Here’s one of the most inspiring TED Talks you will ever have the pleasure to watch. It is the fascinating legacy of a boy who was one for the ages.
That’s a term used to describe Abraham Lincoln and after you watch today’s video-share, with its happiness secrets, you’ll know why we chose that moniker.
Seventeen-year-old Sam became the spokesman for a genetic condition called Childhood Progeria, also known as “the aging disease,” and it’s aptly renamed indeed.
Without getting deep into specifics, progeria causes people to age rapidly, which is why young Sam looks older than his parents.
Yet… he was cheerful; positive; even jubilant about his life.
Take a look at Sam’s incredible TED Talk, in which he gives us all the secret to true happiness, even when we face adversity.
Yep. We were speechless after this, too.
You may know that on January 10, 2014, having had only a teenager‘s taste of life, Sam Berns passed away. But today’s video-share feels as bright and relevant as it ever has.
Maybe we can come out the other side of that knowledge feeling positive and radiant. We do that with every article here at Ever Widening Circles.
Are you just discovering EWC? We are a growing global community from 190 countries sharing solid, positive news about the thought leaders in every field and the wonder that we are not hearing about enough. Our aim is to be the polar opposite of the negative 24-hour news cycle: here you’ll find story after story on amazing things to be celebrated (just as Sam’s legacy reminds us).
Sam’s parents are doing their part with several projects. Sam’s mother, Dr. Leslie Gordon, is working on a team that has discovered the exact gene responsible for Progeria!
Sam’s parents have also expanded his legacy beyond this amazing TED Talk and his happiness secrets. Sam’s philosophy of life is living on through the good work of the foundation his parents created called the Progeria Research Foundation.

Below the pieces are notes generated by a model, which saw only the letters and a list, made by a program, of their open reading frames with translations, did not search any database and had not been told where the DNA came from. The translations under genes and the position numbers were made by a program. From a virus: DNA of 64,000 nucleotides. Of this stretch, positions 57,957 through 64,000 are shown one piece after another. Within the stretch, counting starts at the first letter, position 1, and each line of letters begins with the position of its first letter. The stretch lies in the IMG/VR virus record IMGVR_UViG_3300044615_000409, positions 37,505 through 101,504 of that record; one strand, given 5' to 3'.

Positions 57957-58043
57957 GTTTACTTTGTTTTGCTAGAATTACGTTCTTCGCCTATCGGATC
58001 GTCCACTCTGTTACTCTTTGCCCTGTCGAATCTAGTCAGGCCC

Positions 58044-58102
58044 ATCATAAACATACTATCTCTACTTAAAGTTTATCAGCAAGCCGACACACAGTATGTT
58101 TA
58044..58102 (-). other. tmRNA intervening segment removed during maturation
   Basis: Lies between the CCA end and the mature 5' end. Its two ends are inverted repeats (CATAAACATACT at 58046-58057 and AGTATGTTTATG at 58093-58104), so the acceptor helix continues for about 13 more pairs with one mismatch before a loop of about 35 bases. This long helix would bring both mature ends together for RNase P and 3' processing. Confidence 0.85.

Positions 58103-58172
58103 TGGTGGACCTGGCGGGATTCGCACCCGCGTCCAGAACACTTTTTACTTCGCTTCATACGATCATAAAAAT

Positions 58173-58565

Here’s what they have to say on that website:
In the summer of 1998, Dr. Leslie Gordon and Dr. Scott Berns found out that their son Sam, who was then 22 months old, had been diagnosed with Hutchinson-Gilford Progeria Syndrome (“Progeria”), commonly referred to as a “premature aging” syndrome. It quickly became apparent to Sam’s parents that there was an enormous lack of medical information and resources dedicated to Progeria. They recognized that there was no place for these children to go for medical help, no place for parents or doctors to turn for information, and no source of funding for researchers who wanted to do Progeria research. This inspired Sam’s family, together with their friends and colleagues, to launch The Progeria Research Foundation, Inc. (“PRF”), the only non-profit organization in the world dedicated to Progeria research. 2
Good to know!
Here’s a lovely tribute from ABC News to go out on today that makes Sam seem like he may be right there beside us… just out of reach:
One last thing to consider: Why does Sam Berns’s TED talk and memory make some of us a bit teary-eyed?
Is it just that we know the planet lost one of the wise and joyful ones? Or is it that we have some regrets for not living our more fortunate lives with more joy?
When we first shared this video on our original EWC website, my former web developer, Chris Dugan, wrote the following thoughts about this talk:
This TED Talk always makes me feel a sense of empowerment about being able to start anew. Even if I haven’t lived with much gratitude or joy, Sam reminds me that at any moment that I choose I can start. If I get it right for a while and then stumble back to my old ways, I can start again anew. And I can do that over and over again until the day comes when I can walk tall, in Sam’s light, as a matter of habit.
Well said, Chris!
Now, when I watch Sam’s video (and I do from time to time, just as a refresher course) I don’t cry; I walk a little taller and cast a lot more light on the world around me.
Thanks for dropping by Ever Widening Circles today. Scroll down to the bottom of this page if you’d like to see another article that will put a spring in your step. Or, you can check out this one right here:
Stay open, curious and hopeful.
~ Dr. Lynda
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- Berns, Sam. “My Philosophy for a Happy Life | Sam Berns | TEDxMidAtlantic.” YouTube. TEDx Talks, 13 Dec. 2013. Web. 16 Jan. 2016. <https://www.youtube.com/watch?v=36m1o-tM05g>. ↩
- “Our Story.” Progeria Research Foundation. N.p., n.d. Web. 16 Jan. 2016. <http://www.progeriaresearch.org/our_story.html>. ↩
- Remembering Sam Berns.” ABC News. ABC News Network, 11 Jan. 2014. Web. 16 Jan. 2016. <c>. ↩